Last July, as in July ’03, I posted about some modifications I made to MoveableType. One thing I had done was a plugin for SETI stats, the other was an actual code modifcation for a “recently archived” sidebar item instead of recently posted. Well, somewhere along the way I seem to have lost that code modification as I noticed my “recently archived” item wasn’t working right. And wouldn’t you know it, I seemed to have made a really boneheaded mistake of not saving the code anywhere! To make a long story short, I figured out, once again, how to do it. It’s my goal to make sure I don’t ever have to spend another couple hours figuring this one out, so I’m gonna post the patch here. As an added bonus, that means other people can use it, too :).

---     2004-12-14 23:11:57.000000000 -0500
+++  2004-12-15 01:15:09.000000000 -0500
@@ -626,6 +626,19 @@
$args{direction} = 'descend';
$args{limit} = $last;
$args{offset} = $args->{offset} if $args->{offset};
+        } elsif (my $days_offset = $args->{days_offset}) {
+            my $sec = 3600 * 24;  # Seconds in a day
+            my $days = $args->{days};
+            my @ago = offset_time_list(time - $sec * $days_offset,
+                $ctx->stash('blog_id'));
+            my $ago_s = sprintf "%04d%02d%02d%02d%02d%02d",
+                $ago[5]+1900, $ago[4]+1, @ago[3,2,1,0];
+            @ago = offset_time_list(time - $sec * $days_offset - $sec * $days,
+                $ctx->stash('blog_id'));
+            my $ago_e = sprintf "%04d%02d%02d%02d%02d%02d",
+                $ago[5]+1900, $ago[4]+1, @ago[3,2,1,0];
+            $terms{created_on} = [ $ago_e, $ago_s ];
+            %args = ( range => { created_on => 1 } );
} elsif (my $days = $args->{days}) {
my @ago = offset_time_list(time - 3600 * 24 * $days,

Mostly it’s a duplicate of the block for $args->{days}, but with some modifications to make it do a starting and ending date. The template block to get this in my sidebar is (I may tweak these number is the future, but it’s just a config option):

<div class="sidetitle">
Recently Archived

<div class="side">
<MTEntries days="60" days_offset="21">
<a xhref="<$MTEntryPermalink$>" mce_href="<$MTEntryPermalink$>"><$MTEntryTitle$></a><br />

This will put any entry from 21-81 old days under the “recently archived” heading. This is, of course, a modification to the version of MoveableType that I’m running, which is version 2.64. If you’re running a different version, your results may very.

Closing off Comments

Well, the spammers have finally done it. I’ve gotten so sick of dealing with spam that I’ve decided to no longer allow comments on my blog. I will slowly but surely remove the ability for older posts to have comments and will not be allowing comments to any new posts. I’m deeply disappointed in having to do this, but I’m sick of constantly having to delete the crap they put on my site. If you do have something to say, feel free to email it to me and if you give permission (and I think about it), I’ll post it here.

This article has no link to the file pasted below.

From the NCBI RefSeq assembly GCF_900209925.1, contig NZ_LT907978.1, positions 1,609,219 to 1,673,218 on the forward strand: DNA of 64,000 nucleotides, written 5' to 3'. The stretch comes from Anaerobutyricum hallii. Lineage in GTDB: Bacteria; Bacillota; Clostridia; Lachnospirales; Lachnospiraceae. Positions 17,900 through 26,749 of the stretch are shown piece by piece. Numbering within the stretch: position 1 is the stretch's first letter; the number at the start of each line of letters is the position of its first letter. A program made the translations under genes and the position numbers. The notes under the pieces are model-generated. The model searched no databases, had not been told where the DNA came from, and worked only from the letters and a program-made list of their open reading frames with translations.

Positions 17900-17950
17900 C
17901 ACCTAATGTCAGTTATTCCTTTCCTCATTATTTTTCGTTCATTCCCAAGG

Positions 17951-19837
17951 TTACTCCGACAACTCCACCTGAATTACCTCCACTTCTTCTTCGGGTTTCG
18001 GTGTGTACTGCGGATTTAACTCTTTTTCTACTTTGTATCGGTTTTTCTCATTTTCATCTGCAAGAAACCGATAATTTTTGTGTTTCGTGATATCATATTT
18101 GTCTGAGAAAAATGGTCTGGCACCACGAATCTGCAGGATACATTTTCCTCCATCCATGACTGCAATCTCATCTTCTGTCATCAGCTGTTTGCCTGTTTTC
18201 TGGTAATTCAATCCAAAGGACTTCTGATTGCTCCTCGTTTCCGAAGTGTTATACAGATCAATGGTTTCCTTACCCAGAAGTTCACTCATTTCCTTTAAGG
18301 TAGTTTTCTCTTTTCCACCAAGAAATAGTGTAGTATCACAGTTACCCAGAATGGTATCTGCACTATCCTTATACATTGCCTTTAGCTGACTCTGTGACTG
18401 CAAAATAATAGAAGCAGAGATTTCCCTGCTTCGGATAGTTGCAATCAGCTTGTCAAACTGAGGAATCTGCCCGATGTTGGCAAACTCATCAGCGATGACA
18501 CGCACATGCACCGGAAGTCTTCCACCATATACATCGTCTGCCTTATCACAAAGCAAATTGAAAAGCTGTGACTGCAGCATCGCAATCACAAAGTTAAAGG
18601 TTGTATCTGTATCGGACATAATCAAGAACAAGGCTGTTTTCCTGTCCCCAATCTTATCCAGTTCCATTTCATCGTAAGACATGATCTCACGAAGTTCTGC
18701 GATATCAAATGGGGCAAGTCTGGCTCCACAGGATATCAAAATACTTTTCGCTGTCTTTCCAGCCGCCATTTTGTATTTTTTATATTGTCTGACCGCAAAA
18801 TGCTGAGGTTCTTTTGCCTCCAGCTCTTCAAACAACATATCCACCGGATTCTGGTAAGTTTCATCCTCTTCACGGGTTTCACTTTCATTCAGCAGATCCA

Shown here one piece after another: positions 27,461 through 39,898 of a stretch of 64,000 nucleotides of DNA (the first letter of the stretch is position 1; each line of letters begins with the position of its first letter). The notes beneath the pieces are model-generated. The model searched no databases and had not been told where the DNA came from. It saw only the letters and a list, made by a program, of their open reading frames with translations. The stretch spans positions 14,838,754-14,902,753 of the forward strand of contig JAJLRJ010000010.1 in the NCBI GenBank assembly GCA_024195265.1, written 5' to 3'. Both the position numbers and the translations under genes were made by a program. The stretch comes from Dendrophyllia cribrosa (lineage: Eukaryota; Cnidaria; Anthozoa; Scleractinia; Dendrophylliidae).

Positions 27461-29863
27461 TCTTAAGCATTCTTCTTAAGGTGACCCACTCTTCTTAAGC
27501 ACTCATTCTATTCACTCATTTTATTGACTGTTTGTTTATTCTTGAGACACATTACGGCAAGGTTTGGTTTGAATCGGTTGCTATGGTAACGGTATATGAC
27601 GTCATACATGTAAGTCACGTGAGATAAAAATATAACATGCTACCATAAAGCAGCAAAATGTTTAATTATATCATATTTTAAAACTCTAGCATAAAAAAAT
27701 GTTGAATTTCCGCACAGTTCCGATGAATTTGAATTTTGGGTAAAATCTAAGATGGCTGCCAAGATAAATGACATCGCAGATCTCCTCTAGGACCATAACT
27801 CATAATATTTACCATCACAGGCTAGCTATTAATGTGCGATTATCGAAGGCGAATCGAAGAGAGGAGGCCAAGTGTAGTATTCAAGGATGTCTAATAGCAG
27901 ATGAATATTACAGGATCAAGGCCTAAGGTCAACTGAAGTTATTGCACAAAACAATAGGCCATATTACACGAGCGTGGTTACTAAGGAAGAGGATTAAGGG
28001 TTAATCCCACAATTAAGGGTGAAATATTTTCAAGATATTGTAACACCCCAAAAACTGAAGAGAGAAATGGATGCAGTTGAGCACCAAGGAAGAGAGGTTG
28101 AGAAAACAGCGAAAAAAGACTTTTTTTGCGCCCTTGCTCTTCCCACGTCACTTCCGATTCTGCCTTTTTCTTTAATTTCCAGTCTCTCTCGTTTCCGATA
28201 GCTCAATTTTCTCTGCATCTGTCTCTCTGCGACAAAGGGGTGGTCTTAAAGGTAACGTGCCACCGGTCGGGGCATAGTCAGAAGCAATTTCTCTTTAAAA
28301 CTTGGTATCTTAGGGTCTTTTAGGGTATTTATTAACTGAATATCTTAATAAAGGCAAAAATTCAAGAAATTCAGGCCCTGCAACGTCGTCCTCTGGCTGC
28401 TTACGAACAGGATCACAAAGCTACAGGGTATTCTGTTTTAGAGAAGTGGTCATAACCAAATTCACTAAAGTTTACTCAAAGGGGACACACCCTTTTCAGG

Scratching my own itch

Open source software is unique in that if there’s a feature you want added to an application you have everything you need (except maybe the skill) to add it yourself. That probably isn’t news to anybody reading this entry. Of course, “unique” may not be the right word… there are applications that aren’t really open source, per se, but still come with the source code that can be modified. MovableType is one of those applications. You may have noticed that the past couple days I’ve had my SETI@home stats on the left side of this page. That was done using MovableType’s plug-in architecture and really doesn’t rely on the fact that MovableType comes with the source code. I’ll probably submit the very-simple code for that to MT’s plug-in database in the near future. Slightly more difficult and less noticeable was the change from “Recent Entries” to “Recently Archived” over on the left (of the main index). It never made sense to me that there were links on the left side for entries that were right there on the front page. I wanted instead to have links to the entries that just recently moved off the front page. As I started digging into it I realized that it would require some code changes. Once I figured out exactly what to change, it wasn’t all that difficult and I now have links to items that are 15-23 days old (and therefore recently moved off the index for which the threshold is 14 days).